Whether you're a die-hard Trekkie or someone who would never be caught dead watching one of those silly sci-fi shows, if you were around in the '90s you will remember the Borg catchphrase:
"Resistance is futile. You will be assimilated."
For those not in the know, the phrase "resistance is futile" was introduced to popular culture via "Q Who," a 1989 episode of Star Trek: The Next Generation in which the crew of the Enterpriseencounter the Borg, a collective of cyborgs connected to a hive mind via cybernetic implants. The Borg went on to become one of the most iconic antagonists of the Star Trek universe, but it wasn't their fiery passion or their over-the-top villainry that made them so chilling. Quite the contrary. It was their cold, calculating, machine-like intelligence and their singular aim of assimilating all new species into their collective that made the Borg so creepy.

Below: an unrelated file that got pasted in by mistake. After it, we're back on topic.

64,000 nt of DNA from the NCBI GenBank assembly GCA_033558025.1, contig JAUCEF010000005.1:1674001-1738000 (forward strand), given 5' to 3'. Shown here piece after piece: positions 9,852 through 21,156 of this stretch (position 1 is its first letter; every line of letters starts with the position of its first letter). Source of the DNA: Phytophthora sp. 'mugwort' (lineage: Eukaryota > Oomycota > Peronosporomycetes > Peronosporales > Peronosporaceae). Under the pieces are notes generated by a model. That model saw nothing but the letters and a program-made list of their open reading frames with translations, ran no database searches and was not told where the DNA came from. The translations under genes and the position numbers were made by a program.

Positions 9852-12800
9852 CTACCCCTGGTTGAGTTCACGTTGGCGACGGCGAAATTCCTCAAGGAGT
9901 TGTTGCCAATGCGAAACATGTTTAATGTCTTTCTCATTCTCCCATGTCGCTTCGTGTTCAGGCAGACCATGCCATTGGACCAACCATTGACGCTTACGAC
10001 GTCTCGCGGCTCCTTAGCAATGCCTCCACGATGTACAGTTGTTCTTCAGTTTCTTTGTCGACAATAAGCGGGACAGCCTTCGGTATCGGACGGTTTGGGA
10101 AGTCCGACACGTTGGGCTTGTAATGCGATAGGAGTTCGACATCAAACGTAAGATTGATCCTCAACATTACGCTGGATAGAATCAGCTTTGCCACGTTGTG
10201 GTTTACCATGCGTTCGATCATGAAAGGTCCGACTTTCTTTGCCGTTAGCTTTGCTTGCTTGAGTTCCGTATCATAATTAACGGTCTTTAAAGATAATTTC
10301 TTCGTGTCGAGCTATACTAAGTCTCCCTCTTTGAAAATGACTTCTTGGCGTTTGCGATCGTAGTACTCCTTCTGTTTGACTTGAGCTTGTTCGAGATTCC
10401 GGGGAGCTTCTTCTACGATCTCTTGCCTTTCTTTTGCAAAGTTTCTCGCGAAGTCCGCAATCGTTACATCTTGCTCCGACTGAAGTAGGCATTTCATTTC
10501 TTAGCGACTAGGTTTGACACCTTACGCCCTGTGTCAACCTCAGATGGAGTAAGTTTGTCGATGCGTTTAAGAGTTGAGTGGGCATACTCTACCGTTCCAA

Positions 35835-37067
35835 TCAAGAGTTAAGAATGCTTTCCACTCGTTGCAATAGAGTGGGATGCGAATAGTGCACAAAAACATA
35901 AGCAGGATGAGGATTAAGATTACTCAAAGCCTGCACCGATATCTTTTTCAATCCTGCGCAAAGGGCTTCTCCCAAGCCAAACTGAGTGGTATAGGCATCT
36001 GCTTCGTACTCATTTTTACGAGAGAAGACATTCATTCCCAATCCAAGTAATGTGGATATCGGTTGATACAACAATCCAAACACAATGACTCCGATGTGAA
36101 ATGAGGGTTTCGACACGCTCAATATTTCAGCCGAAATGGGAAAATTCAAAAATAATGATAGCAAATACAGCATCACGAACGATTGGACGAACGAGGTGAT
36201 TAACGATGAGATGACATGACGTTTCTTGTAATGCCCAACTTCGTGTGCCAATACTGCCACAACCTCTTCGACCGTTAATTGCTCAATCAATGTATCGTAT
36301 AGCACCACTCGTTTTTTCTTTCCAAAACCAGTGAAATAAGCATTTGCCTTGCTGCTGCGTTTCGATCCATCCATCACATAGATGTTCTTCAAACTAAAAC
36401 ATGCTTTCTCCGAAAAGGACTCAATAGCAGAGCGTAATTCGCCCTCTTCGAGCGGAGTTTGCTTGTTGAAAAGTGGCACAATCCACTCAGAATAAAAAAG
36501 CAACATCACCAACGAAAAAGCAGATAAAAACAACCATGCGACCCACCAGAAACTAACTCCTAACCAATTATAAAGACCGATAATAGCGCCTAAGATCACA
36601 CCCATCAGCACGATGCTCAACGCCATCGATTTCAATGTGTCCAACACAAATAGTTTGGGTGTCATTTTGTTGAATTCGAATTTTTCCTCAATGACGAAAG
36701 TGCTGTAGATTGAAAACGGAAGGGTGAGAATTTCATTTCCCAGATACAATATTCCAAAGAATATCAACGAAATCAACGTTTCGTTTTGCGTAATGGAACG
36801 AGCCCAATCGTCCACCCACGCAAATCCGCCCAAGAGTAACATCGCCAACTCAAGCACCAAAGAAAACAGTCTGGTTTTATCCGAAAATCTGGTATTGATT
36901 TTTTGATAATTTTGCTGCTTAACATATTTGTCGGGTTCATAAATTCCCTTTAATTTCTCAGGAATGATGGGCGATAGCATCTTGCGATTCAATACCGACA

The Borg weren't out to kill humanity, only to "add [humanity's] biological and technological distinctiveness to [the Borg's] own."
Now, you might not think this has much to do with our present predicament, and up until a week ago I would have agreed with you.
It turns out resistance isn't futile after all. Resistance is fertile. Discover the details about the real-life COVID Borg and how the people's resistance can alter their plans in this week's important edition of The Corbett Report Subscriber. Also, stick around for a Subscriber Exclusive video with James ruminating on nature, technology and disconnection.
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